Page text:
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Oklahoma State Parks Set National Precedent with Clean the World
By Lindsay Vidrine
Oklahoma Tourism & Recreation Department
August 25, 2010
FOR IMMEDIATE RELEASE
Contact: Keli Clark
The Oklahoma Tourism and Recreation Department is pleased to announce a first-of-its-kind partnership between seven Oklahoma state parks and Clean the World (CTW), a non-profit, charitable organization, headquartered in Orlando, Fla.
Park maintenance staff at Boiling Springs, Great Salt Plains, Greenleaf, Keystone, Lake Wister, Osage Hills and Tenkiller State Parks will collect “gently-used” soaps and shampoos from their cabins, which will be cleaned, recycled and shipped to under-privileged countries or regions facing disaster, such as Haiti.
“We take great pride in the fact that our agency is able to directly participate in this program. These seven state parks and the Oklahoma State Park system are the first in the nation to partner with Clean the World. Our parks are taking a leadership role by joining the program and we hope this will encourage others to become partners in this effort,” said Hardy Watkins, executive director, Oklahoma Tourism and Recreation Department.
Through the state’s ECO – Encouraging Conservation in Oklahoma – sustainable travel initiative, the Oklahoma Tourism Department was also first to partner with Clean the World at the state level in September 2009 and continues to encourage its tourism industry to participate in the worthy program. Oklahoma currently has nine hotel and bed and breakfast properties donating toiletries to CTW.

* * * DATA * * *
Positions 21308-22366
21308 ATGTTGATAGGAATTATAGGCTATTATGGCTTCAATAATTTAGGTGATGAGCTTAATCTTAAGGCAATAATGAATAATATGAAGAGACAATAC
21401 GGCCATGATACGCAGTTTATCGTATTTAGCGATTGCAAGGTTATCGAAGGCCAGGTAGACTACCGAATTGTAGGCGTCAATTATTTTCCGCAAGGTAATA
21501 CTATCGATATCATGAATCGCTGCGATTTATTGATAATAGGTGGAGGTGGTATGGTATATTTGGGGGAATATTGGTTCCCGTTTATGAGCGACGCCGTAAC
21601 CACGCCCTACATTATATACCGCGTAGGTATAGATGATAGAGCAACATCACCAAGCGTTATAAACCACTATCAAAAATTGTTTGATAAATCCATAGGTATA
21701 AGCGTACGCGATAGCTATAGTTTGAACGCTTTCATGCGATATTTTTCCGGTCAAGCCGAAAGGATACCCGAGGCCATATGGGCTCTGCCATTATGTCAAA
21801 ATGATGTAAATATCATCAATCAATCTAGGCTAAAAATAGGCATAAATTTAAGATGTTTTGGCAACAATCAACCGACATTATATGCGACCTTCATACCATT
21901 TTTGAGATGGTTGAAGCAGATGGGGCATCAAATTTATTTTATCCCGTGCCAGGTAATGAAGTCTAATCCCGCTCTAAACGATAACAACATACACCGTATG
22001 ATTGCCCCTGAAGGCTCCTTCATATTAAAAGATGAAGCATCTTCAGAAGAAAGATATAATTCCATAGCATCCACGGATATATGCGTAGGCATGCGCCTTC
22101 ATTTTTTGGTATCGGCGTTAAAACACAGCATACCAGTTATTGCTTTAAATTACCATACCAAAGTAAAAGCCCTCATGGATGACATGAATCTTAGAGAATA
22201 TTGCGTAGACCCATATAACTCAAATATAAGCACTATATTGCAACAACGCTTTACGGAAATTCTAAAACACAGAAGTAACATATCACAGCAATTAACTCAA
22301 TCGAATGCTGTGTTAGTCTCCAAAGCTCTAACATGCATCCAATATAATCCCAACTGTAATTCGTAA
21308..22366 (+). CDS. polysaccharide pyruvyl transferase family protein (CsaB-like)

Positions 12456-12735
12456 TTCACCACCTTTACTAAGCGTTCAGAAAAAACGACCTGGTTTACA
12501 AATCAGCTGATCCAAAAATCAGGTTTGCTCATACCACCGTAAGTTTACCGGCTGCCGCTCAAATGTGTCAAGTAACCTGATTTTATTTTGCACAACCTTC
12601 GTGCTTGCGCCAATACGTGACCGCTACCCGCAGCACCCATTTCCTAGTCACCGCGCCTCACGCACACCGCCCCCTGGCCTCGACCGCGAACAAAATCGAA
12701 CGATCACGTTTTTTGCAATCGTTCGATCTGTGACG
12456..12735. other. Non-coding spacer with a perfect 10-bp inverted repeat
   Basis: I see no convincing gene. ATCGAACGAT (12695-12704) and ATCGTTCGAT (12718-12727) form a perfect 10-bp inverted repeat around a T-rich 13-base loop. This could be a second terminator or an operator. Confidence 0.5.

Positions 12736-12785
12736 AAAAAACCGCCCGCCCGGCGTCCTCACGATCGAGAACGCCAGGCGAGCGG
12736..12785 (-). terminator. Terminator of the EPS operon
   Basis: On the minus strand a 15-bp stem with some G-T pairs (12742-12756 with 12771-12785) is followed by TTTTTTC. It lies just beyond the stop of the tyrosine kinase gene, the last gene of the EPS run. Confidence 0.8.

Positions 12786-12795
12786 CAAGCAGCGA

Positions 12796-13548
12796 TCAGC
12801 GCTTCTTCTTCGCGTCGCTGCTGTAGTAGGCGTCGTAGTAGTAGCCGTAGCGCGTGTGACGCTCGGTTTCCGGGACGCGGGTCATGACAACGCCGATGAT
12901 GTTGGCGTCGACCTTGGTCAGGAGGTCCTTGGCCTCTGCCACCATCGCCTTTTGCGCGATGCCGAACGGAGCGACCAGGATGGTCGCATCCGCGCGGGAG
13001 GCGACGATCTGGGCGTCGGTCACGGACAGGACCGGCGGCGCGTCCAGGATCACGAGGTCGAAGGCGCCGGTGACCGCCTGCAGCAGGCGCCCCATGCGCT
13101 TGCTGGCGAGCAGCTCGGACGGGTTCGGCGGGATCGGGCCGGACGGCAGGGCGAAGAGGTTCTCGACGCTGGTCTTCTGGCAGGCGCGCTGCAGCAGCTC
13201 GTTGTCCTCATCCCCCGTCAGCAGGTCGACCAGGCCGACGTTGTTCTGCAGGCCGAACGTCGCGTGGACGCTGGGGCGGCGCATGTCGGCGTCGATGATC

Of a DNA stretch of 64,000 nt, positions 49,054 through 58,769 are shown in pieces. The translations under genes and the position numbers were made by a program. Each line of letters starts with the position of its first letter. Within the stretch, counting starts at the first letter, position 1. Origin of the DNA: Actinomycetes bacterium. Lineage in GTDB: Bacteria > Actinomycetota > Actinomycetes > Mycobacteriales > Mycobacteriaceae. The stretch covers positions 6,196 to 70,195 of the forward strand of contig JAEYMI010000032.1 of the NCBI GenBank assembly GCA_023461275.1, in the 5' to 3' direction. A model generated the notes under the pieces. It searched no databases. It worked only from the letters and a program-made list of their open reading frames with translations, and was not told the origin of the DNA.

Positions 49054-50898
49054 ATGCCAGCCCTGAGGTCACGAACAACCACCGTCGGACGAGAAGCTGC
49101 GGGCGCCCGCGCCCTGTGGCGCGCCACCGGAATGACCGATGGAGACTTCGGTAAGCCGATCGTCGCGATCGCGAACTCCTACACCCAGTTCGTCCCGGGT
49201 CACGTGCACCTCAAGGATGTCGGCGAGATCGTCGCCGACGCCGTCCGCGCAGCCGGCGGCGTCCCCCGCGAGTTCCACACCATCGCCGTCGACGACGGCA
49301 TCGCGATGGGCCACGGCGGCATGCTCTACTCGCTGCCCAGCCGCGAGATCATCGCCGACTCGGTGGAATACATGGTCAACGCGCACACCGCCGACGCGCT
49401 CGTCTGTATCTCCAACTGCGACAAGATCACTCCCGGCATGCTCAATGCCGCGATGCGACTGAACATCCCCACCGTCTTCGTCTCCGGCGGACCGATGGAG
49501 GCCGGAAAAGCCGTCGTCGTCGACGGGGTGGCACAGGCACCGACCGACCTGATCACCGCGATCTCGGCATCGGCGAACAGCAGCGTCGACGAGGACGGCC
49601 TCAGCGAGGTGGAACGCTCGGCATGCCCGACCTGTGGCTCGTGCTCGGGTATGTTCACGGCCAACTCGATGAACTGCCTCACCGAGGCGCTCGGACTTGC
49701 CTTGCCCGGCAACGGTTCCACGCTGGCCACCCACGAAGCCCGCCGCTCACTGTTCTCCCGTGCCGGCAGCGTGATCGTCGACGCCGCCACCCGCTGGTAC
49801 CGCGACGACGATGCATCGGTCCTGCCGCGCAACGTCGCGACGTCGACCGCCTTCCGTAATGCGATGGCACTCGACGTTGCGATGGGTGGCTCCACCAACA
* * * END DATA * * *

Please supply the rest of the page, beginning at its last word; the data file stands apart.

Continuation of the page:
The unique recycling of “gently-used” hotel soaps and shampoos, results in thousands of pounds of sterilized soap which become life-saving donations that improve personal hygiene, prevent diseases and reduce thousands of tons of hotel soaps and shampoos from being dumped into landfills every day.
CTW operates two recycling methods: Re-batching and Sterilization. Re-batching is applied to 30 percent of moderately- to heavily-used bars. Soap is “cooked” to remove all impurities and is re-formed into two-ounce bars. Sterilization is applied to 70 percent of the slightly used bars. Soap soaks in sterilization solution then is shock treated. This process completely eliminates harmful pathogens, making the products safe for reuse.
The initial fee required for the parks to participate in the program was funded by donations from the Oklahoma State Park Foundation, a non-profit organization dedicated to the betterment of state parks.
The Oklahoma Tourism and Recreation Department (OTRD) is working to advance the exceptional quality of life in Oklahoma by preserving, maintaining, and promoting our natural assets and cultural richness. The department is the steward of the state park system and also promotes